have immediate access to their power," added Conrad Wolfram, Director
of Strategic and International Development. "No separate installation,
no wondering whether that Mathematica license is
parallel-enabled. It's there every time."
Mathematica's parallel computation is typically accessed in two
easy ways--automatically by certain built-in functions and by users
applying the Parallelize
superfunction to their own code or computations. Mathematica
automatically distributes the tasks over the available processes,
optimizing for the installed hardware.
Integrating parallel technology has a number of key advantages over
making it an add-on. In particular, it enables software developers to
rely on their clients using parallel-enabled Mathematica
or Player Pro.
"Parallel computing used to be for experts only," said
Wickham-Jones. "With Mathematica 7 we've made it
mainstream--integrating and automating parallel computations has only
been possible because of Mathematica's unique symbolic
"We're the first in our industry to integrate parallel computing into
our standard product--now every Mathematica 7 is an HPC
environment," continued Conrad Wolfram.
Computable data sources, introduced in Mathematica 6, are
unique and popular innovations because of the ease with which data can
be utilized in Mathematica. Mathematica 7 builds on this
with major additions including the complete human genome, weather,
astronomical, GIS, and geodesy data. Example uses include finding,
analyzing, and visualizing gene sequences--making use
of Mathematica's powerful string capabilities (including new
string alignment functionality), pattern matching, and
statistics. Similarly, both real-time and historical weather data from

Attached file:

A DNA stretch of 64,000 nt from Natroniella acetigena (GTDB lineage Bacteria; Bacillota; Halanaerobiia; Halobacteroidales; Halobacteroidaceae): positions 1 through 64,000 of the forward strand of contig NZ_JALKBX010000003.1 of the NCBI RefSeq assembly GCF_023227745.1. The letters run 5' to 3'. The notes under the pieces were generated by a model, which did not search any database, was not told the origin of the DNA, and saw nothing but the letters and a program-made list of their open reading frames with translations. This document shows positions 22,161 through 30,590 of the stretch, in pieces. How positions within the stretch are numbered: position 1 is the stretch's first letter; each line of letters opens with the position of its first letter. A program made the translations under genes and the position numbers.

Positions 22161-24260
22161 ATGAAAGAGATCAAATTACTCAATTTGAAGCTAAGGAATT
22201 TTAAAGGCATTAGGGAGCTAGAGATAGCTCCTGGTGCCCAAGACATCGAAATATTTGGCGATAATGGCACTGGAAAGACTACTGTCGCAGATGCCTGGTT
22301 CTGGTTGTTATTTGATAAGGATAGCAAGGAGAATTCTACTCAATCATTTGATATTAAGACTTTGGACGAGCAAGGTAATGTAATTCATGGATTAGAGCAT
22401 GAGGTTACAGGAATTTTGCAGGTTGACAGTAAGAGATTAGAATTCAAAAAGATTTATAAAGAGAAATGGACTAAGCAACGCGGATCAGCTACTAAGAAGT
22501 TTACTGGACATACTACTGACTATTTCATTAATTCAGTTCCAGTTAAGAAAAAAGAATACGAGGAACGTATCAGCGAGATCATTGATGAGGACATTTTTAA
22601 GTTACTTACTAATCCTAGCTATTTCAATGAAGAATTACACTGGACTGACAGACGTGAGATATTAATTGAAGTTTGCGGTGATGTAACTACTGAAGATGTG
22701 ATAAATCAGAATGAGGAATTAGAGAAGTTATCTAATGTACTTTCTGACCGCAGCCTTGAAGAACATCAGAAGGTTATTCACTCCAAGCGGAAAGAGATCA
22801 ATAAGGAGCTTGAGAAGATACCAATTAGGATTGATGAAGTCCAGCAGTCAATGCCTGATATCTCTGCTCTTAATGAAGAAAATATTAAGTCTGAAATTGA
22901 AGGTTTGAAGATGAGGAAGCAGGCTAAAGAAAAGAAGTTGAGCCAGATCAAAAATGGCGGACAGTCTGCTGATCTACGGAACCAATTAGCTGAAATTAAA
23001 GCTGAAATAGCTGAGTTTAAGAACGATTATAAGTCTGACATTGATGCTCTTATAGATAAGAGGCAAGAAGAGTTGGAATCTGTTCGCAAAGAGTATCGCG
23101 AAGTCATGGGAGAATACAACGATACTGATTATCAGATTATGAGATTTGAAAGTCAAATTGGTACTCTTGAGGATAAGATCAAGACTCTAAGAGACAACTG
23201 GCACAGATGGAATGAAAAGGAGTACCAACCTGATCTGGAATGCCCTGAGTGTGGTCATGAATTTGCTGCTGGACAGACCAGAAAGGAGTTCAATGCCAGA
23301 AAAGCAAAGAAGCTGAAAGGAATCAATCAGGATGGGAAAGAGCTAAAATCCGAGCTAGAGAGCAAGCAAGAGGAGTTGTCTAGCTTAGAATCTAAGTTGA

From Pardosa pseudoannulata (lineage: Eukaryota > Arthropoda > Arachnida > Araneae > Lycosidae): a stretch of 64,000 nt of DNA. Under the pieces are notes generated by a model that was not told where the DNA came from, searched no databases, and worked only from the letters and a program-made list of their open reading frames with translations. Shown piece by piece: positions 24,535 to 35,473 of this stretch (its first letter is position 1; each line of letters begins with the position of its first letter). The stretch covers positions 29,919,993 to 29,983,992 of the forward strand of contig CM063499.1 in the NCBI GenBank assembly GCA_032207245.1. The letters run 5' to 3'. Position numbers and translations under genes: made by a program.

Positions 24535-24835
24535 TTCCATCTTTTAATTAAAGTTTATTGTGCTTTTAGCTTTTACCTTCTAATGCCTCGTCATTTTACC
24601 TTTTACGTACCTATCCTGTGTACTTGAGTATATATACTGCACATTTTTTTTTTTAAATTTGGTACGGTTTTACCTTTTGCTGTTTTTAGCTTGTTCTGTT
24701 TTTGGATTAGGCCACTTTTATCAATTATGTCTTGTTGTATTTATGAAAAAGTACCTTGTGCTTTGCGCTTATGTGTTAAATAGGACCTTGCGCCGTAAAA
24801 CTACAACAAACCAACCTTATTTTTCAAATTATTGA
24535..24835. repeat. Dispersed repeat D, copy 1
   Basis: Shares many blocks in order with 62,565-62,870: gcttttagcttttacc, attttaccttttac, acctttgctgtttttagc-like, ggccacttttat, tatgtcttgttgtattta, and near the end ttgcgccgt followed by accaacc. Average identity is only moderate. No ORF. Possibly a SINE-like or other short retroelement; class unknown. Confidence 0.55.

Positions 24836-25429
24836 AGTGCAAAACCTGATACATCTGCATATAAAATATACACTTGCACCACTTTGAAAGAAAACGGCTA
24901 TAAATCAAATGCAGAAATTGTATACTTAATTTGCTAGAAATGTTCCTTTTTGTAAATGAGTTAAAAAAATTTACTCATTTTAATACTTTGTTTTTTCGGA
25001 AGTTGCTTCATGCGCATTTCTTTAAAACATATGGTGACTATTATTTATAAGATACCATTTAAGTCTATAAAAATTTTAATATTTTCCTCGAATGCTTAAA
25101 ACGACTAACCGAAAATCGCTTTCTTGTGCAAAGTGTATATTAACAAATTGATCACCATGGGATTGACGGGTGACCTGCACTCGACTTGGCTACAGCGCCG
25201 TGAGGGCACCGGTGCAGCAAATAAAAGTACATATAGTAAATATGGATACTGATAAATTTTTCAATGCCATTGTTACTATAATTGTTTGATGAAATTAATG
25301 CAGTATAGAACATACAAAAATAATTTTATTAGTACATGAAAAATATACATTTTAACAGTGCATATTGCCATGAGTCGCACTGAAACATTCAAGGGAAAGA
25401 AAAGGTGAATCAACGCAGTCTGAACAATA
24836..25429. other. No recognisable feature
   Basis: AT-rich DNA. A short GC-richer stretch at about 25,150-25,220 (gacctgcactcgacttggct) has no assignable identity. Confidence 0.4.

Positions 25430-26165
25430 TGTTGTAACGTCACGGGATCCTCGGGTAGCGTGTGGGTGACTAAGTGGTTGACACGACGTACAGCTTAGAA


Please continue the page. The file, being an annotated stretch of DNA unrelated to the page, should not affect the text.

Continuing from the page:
16,000 weather stations is included in Mathematica 7, giving
everyone from climatologists to economists curated information to use
in their analyses or applications.
"The response to our computational data initiative has been
tremendous, including feedback from specialists in each field," added
Conrad Wolfram. "It's not that the data hasn't been 'out there', but
not as a single or consistent source, nor in any way that's
immediately usable for calculation."
Other areas of innovation in Mathematica 7 include:
"As well as adding important new technologies, Mathematica 7 demonstrates our achievement of attaining the highest rate of R&D
in the industry," said Germundsson. "We are seeing accelerating returns from using the very same integrated Mathematica in the
development of new features, even when they push into brand-new areas. Adopting Mathematica today really means an increasing technological
advantage now and into the future."
- Charting and information visualization
- Vector field visualization
- Comprehensive spline support including NURBS
- Industrial-strength Boolean computation
- Statistical model analysis
- Integrated geodesy and GIS data
- Many symbolic computation breakthroughs, including discrete calculus, sequence recognition and transcendental roots
"If you want accelerating R&D like we have, adopt Mathematica for your development," said Conrad Wolfram. "Mathematica
has been the key to accelerating Mathematica's R&D."
Mathematica 7 is available for Windows 2000/XP/Vista, Mac OS X, Linux x86, Solaris UltraSPARC/x86, and compatible systems. More
product details are available on the Mathematica website.